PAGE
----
As regards the painting of the large room, white is the simplest & cheapest colour, & I think with stained doors will look very well. If well grained in imitation of oak or walnut, (the latter I prefer) it will look richer, though darker, & the room you know wants light. You had better consult your father, though I think on the whole, white will be the best. The horse nets are in the top of my chest of papers in the upper closet. The key is the same with the oak chest with the plate on it. The lock has a spring to it & is a little difficult to open. I fear you may have trouble, or injure the lock. If you open it, you will find them wrapped in paper, lying on the top. Be sure you lock the chest again & disturb nothing else. The hall lamp chain & all were disposed of at West Point, I forget how. You will have to buy a chain if you wish one. The spare piece that was in the book case I do not recollect what became of it. The girls may. They packed up those things. I believe I have answered all your questions. But you must not think I desire the house to be repaired, from any expectation of enjoying them. It is not with that view I do anything, farther than incidentally. But I think it right to improve everything for which we are responsible, as far is necessary for its object, & within ones means, & leave the enjoyment to the great disposer of events. In this particular instance, it is for the sake of her who is gone, & of those who remain, that I wish the place dear to their affections to be properly preserved, & not either to suffer from, or exhibit neglect. And I wish it out of respect for their memory & feelings. Life as you say hangs by an uncertain tenure; but that ought rather to stimulate us to exertion, than to relaxation, that we may fulfill out duties, & the work set before us, before we go home. It matters not who is benefited by our labours, so our part is done. May God grant it be well done, & that we may earn the title of faithful servants. As regards our separation, I pray it may be short, & that neither you or those in whom I am interested may suffer any loss or inconvenience by my absence, & that it may not be as grievous to any as myself. I wish I could see a period for its termination. I presume the Regt: will be ready to move from here in Sept. It ought to at any rate, & if Texas is its destination, which now seems to be indicated by appearances, that we shall move across the country, to Fort Gibson, thence to Washita, & so to the country along the range of the Washita Mts: & take post at Forts Belknap, Chadbourne, McKavet &c. The officers represent it as a healthy, pleasant country, abounding in game, though destitute of civilization except what they carry with them. They have their families with them, & I see no reason why they cannot be as happy there as anywhere. Mrs May is just from there. She brought her carriage, plate, piano &c &c all of which she carried from New York. Mrs. Johnson is going with the Col, & many of the younger officers are going to carry their wives. I see no objection or difficulty to your joining me in the Winter after putting the children to school, except leaving your father alone. Anne & Agnes can go to Staunton, Robt to Mr. Gibbs, each of them to remain 2 years, Mary & Mildred to accompany you. Ask your father to come out with you & take a look at the country & Indians. Bring out George & Perry, & we could give him plenty of venison, wild turkies, bear, black hares, & partridges &c. In two years you could come back & take Anne & Agnes from school, see to Robt & come out again, either there or wherever I might be. Make your arrangements therefore, & first settle about the children. I know no better school for them under the circumstances than those I have mentioned. If you do, let me know it. I hope you recd Capt Palmers letter in time, & that you got Grace to him to take advantage of the escort he had in view. He wrote to me on the 1st that he had written to you to send her on, so that he might forward her with another horse on the 5th. I am very sorry to hear of Mrs Gurleys suffering & sickness. I hope her visit to Arlington may restore her, & that the rest of your guests may be comfortable & happy. Remember me to them all. Tell Ella & the little Stuarts they would not come there while I was there, & as soon as Mrs. Barnes heard of my departure, then she came. I have recd a very kind note from Mr Skinker, saying he had been looking for me, & inviting me to spend some days with them at their home in the country. Mrs. S. has another baby which she wants to shew me. It is a boy. Sarah Irwin too has written to me to come up & spend some days with her & her mother, & Major Ramsey of the Ordnance, who married Miss Gales & is now stationed at the Arsenal, came down in his carriage & pressed me very much to come up & stay with him, but I cannot go anywhere. I have too much to do here. Recruits are coming in every day, with no officers, & there is no one to take care of them. We have nearly 600 now. I recd a letter from Rooney. He expects to get through his examination on the 13th & to start immediately for A. He says he is very well & seems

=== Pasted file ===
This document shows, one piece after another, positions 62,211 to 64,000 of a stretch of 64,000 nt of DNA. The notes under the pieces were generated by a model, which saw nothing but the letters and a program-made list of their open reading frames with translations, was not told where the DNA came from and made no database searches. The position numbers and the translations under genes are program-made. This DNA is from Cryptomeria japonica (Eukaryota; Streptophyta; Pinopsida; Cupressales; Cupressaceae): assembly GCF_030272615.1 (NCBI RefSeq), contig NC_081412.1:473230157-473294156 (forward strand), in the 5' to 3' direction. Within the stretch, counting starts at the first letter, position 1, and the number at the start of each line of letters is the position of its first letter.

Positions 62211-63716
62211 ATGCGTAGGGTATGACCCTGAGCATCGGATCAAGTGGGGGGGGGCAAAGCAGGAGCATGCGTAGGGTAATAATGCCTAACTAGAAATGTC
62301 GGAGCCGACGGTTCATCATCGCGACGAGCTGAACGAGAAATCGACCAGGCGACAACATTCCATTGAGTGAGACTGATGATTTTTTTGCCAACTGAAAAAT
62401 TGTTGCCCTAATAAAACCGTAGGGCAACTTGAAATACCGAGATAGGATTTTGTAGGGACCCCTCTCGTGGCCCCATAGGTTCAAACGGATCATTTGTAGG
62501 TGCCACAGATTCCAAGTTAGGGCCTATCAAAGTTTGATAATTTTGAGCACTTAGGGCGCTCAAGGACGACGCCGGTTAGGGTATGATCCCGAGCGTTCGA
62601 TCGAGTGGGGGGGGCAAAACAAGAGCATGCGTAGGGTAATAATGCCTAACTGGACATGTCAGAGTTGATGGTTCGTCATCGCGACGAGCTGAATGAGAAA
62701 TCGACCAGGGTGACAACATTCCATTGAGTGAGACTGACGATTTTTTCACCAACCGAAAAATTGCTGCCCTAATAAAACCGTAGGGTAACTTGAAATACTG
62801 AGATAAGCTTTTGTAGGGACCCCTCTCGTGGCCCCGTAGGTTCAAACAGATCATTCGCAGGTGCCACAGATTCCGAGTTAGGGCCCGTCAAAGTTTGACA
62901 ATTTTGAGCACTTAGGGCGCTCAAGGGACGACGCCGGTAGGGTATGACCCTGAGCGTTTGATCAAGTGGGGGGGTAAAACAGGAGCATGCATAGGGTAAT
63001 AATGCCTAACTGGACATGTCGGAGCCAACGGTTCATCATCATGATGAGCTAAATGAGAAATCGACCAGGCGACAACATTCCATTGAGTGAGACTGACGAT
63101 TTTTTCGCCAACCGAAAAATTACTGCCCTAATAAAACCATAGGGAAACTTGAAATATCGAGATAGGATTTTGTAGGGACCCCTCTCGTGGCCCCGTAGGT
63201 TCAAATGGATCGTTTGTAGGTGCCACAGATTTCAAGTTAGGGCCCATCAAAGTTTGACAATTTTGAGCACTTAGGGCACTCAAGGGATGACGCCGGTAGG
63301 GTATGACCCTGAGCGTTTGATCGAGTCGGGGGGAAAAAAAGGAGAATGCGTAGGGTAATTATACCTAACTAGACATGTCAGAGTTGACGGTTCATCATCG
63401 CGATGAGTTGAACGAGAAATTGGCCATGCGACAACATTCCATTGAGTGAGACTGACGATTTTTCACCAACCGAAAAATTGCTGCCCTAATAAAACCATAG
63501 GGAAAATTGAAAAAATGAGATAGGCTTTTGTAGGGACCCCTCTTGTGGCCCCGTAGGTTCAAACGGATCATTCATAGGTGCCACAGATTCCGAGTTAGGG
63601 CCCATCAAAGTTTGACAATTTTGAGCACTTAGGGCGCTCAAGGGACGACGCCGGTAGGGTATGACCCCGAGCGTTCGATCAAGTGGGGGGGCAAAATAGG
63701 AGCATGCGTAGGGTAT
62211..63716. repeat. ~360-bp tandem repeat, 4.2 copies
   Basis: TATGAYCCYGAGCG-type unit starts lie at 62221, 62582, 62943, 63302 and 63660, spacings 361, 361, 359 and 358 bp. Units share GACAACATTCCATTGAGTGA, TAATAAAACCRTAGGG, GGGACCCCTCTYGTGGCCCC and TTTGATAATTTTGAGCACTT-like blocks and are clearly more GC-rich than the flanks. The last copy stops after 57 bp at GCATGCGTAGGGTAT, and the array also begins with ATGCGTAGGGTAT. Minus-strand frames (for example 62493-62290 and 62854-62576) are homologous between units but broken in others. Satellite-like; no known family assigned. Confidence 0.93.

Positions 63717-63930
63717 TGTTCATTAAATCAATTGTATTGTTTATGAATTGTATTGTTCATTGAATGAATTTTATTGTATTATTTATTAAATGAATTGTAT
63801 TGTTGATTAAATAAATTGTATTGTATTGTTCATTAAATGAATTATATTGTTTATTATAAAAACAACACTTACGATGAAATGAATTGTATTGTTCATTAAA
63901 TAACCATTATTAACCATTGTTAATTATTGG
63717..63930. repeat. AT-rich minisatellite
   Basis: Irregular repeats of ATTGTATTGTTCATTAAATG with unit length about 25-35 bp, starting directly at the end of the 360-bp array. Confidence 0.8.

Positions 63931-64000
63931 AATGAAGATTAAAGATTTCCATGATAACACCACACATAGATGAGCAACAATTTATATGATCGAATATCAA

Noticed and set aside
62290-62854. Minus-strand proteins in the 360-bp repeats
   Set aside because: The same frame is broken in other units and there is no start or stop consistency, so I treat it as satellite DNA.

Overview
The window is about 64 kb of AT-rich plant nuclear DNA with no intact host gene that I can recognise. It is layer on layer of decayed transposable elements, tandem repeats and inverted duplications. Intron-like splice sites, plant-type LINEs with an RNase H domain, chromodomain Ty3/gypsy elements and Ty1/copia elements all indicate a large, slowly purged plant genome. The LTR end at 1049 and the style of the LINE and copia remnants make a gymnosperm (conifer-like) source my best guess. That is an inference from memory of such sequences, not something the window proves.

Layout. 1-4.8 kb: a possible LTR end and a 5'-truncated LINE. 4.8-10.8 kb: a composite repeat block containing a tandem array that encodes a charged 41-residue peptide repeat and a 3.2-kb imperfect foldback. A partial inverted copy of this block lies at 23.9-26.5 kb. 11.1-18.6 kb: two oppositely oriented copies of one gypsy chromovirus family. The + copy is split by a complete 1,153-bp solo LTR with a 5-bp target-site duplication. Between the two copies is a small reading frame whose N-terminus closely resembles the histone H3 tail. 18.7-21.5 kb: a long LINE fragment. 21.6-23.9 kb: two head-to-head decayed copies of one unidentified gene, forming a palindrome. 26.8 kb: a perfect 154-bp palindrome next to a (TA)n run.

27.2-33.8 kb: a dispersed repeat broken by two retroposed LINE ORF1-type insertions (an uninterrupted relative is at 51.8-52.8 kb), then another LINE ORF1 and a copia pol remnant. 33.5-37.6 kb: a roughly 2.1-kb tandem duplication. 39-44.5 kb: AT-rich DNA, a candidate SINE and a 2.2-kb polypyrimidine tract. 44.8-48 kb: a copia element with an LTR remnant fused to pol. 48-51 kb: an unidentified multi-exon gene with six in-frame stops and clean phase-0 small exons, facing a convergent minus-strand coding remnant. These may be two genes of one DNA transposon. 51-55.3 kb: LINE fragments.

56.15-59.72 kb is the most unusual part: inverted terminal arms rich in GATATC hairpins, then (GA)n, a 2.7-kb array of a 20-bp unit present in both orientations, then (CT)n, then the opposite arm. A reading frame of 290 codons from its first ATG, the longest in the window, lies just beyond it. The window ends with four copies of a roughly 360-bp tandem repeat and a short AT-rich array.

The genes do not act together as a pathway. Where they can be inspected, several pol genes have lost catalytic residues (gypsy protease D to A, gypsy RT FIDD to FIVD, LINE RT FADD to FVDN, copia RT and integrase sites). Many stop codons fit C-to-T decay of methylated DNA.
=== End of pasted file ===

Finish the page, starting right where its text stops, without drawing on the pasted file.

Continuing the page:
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Ely-DeButs PapersLibrary of Congress

Transcribed in Francis Raymond Adams, Jr., An Annotated Edition of the Personal Letters of Robert E. Lee, April, 1855 – April, 1861, pp. 28 – 32. The letter ends abruptly, and the postscript is written at the top of the first page.